- 2.
- Amplitudes of at least part of oscillations of the crystal increase. In this case, the crystal structure is rearranged, the description of which inevitably requires going beyond the limits of the harmonic model. This phenomenon has signs of a synergistic effect.

#### 3.3. A Rather Amusing Example: Is Confinement Possible in Classical Relativistic Dynamics?

- The dynamic field corresponding to this static potential satisfies the Klein-Gordon equation and is therefore relativistic.
- This field is capable of ensuring the stability of a complex consisting of a finite number of particles within the framework of the non-relativistic approximation.

- When studying the oscillations of a two-particle system in the framework of the relativistic theory, as is known, the complexity of the roots of the characteristic equation leads to the impossibility of stationary oscillations and the loss of stability of the system.
- On the other hand, the infinite distance of particles from each other is hindered by the unlimited growth of the potential at $r\gg {\alpha}^{-1}$. Unfortunately, a qualitative analysis of the behavior of the system under the condition $r\gtrsim {\alpha}^{-1}$ encounters obvious fundamental difficulties.

## 4. Discussion and Conclusions

- 1.
- A rigorous microscopic substantiation of both thermodynamics and kinetic theory, based only on classical Newtonian mechanics, does not currently exist.
- 2.
- Interatomic interactions are of field origin. Therefore, any real system consists of particles and a field generated by these particles and transmitting interactions between these particles.
- 3.
- In the case of atoms at rest, the interaction between them can be described by interatomic potentials. But in the case of moving atoms, the interaction is described in terms of an auxiliary scalar relativistic field.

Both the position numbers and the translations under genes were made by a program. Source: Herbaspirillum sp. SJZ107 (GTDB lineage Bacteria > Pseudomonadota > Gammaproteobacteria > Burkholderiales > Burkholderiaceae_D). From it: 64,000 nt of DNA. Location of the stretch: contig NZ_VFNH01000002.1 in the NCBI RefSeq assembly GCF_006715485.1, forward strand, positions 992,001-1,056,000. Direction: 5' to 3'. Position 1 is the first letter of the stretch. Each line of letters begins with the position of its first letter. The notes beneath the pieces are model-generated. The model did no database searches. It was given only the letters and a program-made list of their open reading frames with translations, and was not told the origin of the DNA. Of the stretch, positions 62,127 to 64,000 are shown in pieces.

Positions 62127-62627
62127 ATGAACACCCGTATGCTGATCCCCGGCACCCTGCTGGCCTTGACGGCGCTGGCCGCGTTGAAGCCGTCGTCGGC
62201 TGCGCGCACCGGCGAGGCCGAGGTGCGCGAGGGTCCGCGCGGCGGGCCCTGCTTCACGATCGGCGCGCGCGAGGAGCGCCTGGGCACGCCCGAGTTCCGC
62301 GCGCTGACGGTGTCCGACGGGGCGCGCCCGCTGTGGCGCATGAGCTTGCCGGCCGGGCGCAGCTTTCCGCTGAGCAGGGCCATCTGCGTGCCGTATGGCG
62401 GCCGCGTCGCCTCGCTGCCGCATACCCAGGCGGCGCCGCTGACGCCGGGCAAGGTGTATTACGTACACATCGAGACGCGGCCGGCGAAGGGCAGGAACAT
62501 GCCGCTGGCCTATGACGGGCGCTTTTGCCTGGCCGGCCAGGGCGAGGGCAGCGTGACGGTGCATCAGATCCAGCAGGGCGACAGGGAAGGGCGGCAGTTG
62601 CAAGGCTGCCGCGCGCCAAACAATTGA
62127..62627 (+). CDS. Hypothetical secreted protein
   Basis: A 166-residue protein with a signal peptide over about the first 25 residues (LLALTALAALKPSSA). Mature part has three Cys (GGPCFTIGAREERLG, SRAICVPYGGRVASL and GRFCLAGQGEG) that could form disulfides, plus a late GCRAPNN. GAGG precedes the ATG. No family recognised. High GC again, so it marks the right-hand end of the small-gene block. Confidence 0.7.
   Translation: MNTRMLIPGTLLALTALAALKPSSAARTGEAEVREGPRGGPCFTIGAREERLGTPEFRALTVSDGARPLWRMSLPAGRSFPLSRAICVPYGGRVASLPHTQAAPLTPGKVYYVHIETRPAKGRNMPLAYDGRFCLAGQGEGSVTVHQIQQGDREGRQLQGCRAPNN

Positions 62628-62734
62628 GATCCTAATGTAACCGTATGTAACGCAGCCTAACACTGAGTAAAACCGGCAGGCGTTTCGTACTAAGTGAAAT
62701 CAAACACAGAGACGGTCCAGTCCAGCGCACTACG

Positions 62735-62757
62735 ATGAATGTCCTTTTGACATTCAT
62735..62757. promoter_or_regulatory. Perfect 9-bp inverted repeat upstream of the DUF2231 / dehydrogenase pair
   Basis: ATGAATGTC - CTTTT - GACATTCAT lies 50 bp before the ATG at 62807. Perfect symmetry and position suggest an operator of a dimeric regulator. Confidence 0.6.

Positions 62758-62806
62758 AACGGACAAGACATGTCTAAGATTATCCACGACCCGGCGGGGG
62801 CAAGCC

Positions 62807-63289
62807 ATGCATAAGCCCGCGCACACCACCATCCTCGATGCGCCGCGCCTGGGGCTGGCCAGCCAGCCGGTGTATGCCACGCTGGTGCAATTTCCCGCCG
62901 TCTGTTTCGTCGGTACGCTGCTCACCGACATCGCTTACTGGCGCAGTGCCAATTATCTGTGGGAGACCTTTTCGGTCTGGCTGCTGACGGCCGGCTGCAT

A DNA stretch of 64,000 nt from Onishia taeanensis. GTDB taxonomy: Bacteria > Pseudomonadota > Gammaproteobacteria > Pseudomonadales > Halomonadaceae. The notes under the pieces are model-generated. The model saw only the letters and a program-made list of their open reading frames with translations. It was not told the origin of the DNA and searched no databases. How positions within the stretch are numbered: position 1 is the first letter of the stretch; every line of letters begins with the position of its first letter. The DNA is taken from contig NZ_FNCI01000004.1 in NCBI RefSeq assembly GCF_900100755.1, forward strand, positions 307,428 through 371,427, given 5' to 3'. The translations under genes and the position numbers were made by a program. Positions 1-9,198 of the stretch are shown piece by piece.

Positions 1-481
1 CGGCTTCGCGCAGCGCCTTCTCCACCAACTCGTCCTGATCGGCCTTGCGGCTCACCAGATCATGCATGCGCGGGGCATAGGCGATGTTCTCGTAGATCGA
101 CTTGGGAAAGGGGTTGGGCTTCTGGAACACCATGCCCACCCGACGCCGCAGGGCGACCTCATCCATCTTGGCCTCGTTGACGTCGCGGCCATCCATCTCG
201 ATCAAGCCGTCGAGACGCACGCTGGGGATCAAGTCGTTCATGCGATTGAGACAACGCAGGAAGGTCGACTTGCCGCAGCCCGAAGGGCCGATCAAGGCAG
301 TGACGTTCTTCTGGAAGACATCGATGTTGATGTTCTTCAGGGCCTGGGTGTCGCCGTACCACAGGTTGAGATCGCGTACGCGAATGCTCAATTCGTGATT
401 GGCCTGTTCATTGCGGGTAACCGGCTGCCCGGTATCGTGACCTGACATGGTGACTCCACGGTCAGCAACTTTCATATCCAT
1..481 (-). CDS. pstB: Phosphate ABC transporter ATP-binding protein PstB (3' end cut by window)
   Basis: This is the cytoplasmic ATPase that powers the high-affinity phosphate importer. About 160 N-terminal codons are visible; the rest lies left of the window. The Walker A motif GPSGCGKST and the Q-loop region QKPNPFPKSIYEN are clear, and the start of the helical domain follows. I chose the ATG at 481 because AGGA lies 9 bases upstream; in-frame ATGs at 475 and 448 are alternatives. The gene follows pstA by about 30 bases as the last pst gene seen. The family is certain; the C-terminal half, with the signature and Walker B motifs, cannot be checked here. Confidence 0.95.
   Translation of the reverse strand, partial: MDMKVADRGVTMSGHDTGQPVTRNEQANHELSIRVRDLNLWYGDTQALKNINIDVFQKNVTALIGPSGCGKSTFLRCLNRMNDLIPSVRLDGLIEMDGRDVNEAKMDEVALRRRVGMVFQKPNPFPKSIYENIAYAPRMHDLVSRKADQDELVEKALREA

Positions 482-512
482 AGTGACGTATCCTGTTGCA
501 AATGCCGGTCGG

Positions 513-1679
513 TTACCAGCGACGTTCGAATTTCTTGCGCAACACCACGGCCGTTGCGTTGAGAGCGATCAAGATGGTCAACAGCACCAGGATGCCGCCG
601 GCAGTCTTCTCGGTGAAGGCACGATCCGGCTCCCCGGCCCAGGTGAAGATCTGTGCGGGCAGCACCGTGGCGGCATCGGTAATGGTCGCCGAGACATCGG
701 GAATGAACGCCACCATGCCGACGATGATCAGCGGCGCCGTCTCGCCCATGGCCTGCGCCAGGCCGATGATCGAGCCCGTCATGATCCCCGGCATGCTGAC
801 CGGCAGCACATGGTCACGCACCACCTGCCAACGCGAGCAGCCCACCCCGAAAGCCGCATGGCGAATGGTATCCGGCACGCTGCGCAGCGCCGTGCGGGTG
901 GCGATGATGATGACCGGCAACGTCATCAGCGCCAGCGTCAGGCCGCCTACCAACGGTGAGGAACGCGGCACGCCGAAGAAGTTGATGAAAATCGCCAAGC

- 4.
- The auxiliary scalar field is a superposition of elementary fields, each of which is characterized by its own generally speaking complex mass and satisfies the Klein-Gordon equation. Parameters of elementary fields are uniquely expressed through the characteristics of static interatomic potentials.
- 5.
- Due to the finiteness of the masses of elementary fields, the propagation velocity of the Klein-Gordon fields can take on any values that are less than the speed of light. This leads to the fact that the delay of interactions between particles can reach arbitrarily large values.
- 6.
- Retardation of interactions between particles is a real physical mechanism leading to the irreversibility of the dynamics of both many-body and few-body systems. Thus, there is no need to use any probabilistic assumptions for the microscopic justification of both thermodynamics and kinetics.

- The development of a non-statistical dynamic mechanism of irreversible thermodynamic equilibrium in three-dimensional crystal structures is a generalization of our results [28] obtained for one-dimensional lattices.
- Development of a mathematical apparatus for the theoretical study of the processes of restructuring of the structure of microheterogeneous condensed systems.
- Search for methods for constructing microscopic thermodynamics and kinetics of small systems.

## Funding

## Data Availability Statement

## Acknowledgments

## Conflicts of Interest

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**Figure 1.**Qualitative representation of a static potential, which is the sum of two elementary potentials with complex parameters ${\mu}_{1}^{\pm}$ and ${\mu}_{2}^{\pm}$.

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Zakharov, A.Y.
Field Form of the Dynamics of Classical Many- and Few-Body Systems: From Microscopic Dynamics to Kinetics, Thermodynamics and Synergetics. *Quantum Rep.* **2022**, *4*, 533-543.
https://doi.org/10.3390/quantum4040038

**AMA Style**

Zakharov AY.
Field Form of the Dynamics of Classical Many- and Few-Body Systems: From Microscopic Dynamics to Kinetics, Thermodynamics and Synergetics. *Quantum Reports*. 2022; 4(4):533-543.
https://doi.org/10.3390/quantum4040038

**Chicago/Turabian Style**

Zakharov, Anatoly Yu.
2022. "Field Form of the Dynamics of Classical Many- and Few-Body Systems: From Microscopic Dynamics to Kinetics, Thermodynamics and Synergetics" *Quantum Reports* 4, no. 4: 533-543.
https://doi.org/10.3390/quantum4040038